Every week, the staff of Librairie D+Q select our favourite new releases. Read on for this week's picks!
A brilliant, idiosyncratic collection of introductions and afterwords (plus some liner notes) by New York Times bestselling and Pulitzer Prize winning author Michael Chabon—“one...More Info
Here’s a format we’ve never seen before: an anthology of introductions (and postscripts, plus some liner notes) written for other books. It’s an appropriately “meta” concept for the ever-playful Chabon, and surveying the range of intros here (for the Wes Anderson Collection, a book on superhero fashion, Ben Katchor’s graphic novel Julius Knipl, Real Estate Photographer, M.R. James’ ghost stories, and D’Aulaire’s Norse Myths, among other things) gives you a sense of Chabon’s kaleidoscopically varied sensibility and genre-busting enthusiasms.
Plucked from her life on the streets of post-apocalyptic Santo Domingo, young maid Acilde Figueroa finds herself at the heart of a voodoo prophecy:...More Info
Rita Indiana is something of a superstar in the Domican Republican, where she is beloved not only for her novels, but also as the bandleader of neo-merengue group Rita Indiana & Los Misterios and an outspoken advocate for queer issues. Her latest novel, Tentacle (which won the Grand Prize of the Association of Caribbean Writers in 2017), follows a young maid in post-apocalyptic Santa Domingo who finds herself in the middle of a Santeria prophecy that demands she travel back in time, save the oceans and humanity, and change her sex with the help of a sacred Anemone. It’s The Tempest as a telenovela!
Last Night in Nuuk
The highly acclaimed debut from an author profiled by theNew Yorker as her country's “unlikely literary star,”Last Night in Nuuk follows the lives of...More Info
Niviaq Korneliussen is a groundbreaking young writer from Greenland whose debut novel follows the lives of five young people in the capital city of Nuuk (population: 17,000). Queer, urbane, studded with stream-of-consciousnness textspeak, and delirious from nightlife, Last Night in Nuuk is a brave book that’s earned comparisons to Irvine Welsh’s Trainspotting and promises to put Greenlandic literature on the map.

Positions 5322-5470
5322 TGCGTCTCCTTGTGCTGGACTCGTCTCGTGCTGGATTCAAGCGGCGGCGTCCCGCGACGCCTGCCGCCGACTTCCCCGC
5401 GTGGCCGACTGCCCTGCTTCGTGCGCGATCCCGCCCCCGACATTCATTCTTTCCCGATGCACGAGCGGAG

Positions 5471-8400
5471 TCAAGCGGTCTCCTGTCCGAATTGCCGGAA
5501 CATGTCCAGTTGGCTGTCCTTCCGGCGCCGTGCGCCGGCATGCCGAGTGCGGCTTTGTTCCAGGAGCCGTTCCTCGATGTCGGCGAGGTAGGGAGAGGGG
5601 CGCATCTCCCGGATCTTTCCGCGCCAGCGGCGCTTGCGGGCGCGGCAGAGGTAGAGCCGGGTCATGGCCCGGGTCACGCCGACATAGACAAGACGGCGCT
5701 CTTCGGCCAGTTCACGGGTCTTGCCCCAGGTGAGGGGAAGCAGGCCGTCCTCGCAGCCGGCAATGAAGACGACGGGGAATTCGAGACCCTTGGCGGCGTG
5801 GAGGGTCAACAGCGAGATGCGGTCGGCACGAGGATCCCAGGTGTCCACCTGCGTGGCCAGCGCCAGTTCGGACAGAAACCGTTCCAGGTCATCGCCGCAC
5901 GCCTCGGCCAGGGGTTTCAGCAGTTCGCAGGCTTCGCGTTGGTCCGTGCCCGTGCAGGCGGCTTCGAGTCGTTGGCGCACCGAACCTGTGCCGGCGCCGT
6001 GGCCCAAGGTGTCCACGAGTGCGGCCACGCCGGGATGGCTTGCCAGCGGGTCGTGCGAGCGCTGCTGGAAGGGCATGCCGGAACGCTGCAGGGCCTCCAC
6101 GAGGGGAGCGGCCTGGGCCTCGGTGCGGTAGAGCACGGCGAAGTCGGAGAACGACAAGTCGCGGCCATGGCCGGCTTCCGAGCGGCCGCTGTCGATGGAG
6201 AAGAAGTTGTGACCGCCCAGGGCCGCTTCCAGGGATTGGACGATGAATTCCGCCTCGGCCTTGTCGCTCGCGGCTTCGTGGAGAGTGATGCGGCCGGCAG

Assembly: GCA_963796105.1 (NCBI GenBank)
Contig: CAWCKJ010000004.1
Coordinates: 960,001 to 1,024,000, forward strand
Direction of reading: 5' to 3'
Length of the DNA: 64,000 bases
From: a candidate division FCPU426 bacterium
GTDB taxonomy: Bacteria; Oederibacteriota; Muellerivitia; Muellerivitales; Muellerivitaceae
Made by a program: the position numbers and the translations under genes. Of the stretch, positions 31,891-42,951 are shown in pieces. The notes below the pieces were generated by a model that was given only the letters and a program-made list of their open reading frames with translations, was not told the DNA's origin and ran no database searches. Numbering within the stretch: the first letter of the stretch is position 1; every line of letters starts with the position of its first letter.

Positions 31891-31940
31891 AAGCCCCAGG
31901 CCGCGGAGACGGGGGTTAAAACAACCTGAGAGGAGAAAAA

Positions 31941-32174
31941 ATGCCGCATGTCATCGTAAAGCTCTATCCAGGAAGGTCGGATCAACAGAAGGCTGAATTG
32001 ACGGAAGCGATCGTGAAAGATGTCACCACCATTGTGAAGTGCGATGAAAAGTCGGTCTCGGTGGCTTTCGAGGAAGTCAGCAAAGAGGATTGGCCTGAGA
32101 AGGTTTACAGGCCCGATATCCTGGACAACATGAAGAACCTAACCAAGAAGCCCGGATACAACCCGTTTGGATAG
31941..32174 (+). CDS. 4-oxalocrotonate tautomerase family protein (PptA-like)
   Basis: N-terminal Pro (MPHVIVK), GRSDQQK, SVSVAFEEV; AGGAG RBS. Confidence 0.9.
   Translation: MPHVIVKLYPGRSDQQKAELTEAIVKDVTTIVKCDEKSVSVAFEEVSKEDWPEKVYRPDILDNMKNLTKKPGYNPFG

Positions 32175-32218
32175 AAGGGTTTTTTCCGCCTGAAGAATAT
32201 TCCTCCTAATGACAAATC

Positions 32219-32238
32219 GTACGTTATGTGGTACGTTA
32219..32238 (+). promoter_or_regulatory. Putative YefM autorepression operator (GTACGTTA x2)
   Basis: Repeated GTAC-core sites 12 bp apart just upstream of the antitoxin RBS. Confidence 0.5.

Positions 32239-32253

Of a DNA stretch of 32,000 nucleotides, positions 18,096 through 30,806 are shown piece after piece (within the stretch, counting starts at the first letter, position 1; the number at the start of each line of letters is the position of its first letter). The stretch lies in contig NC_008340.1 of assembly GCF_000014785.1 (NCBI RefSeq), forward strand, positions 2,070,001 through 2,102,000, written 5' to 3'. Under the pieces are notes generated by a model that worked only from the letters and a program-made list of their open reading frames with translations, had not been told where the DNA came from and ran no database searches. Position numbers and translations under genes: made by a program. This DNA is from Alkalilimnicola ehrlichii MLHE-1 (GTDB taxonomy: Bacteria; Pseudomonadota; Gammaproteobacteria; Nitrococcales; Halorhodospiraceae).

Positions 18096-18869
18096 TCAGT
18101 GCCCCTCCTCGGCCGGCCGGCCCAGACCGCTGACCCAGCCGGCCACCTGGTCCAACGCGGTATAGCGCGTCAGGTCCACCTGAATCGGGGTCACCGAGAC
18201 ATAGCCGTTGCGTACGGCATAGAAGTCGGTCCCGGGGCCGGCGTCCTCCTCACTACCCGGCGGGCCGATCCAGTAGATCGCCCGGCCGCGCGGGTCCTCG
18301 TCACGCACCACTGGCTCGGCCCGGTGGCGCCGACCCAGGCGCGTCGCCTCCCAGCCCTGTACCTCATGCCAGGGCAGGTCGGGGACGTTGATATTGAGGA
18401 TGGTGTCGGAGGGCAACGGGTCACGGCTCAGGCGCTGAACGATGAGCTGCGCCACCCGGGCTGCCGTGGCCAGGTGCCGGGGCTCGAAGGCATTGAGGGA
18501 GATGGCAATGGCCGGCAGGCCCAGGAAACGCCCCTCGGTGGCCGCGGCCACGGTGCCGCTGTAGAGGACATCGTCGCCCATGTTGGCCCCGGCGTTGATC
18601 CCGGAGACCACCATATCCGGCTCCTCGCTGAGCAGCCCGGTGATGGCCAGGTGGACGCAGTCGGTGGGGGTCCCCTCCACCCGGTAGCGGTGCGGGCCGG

The Heartbeat of Wounded Knee
A sweeping history--and counter-narrative--of Native American life from the Wounded Knee massacre to the present.The received idea of Native American history--as promulgated by books...More Info
Responding to and refuting the mythology of the “vanishing Indian” that has dominated the settler imagination and the writing of American history, David Treuer’s The Heartbeat of Wounded Knee aims at nothing less than a comprehensive retelling of Indigenous history. Blending history, memoir, and reportage, Treuer (an Ojibwe of Leech Lake, MN) documents how colonial violence has spawned new forms of survival and resistance in each era. A major work.
A hilarious, surprising and poignant love story about the way families are invented, told with the savvy of a Zadie Smith and with an...More Info
Reproduction is the debut novel from award-winning Canadian poet (and UBC Creative Writing prof) Ian Williams. It’s a restless, unsentimental, formally inventive story about the often bizarre ways in which people become bonded. A teen girl from an island nation and the lazy heir of a wealthy German family come together over shared grief and simple proximity. Years later, their son forms an unconventional unit with the neighbours: a divorced father, his odd son, and nubile daughter. As the group is reshuffled by death, disease, violence, and desire, Williams illuminates how families are not always born out of blood or even love, at least not on the surface.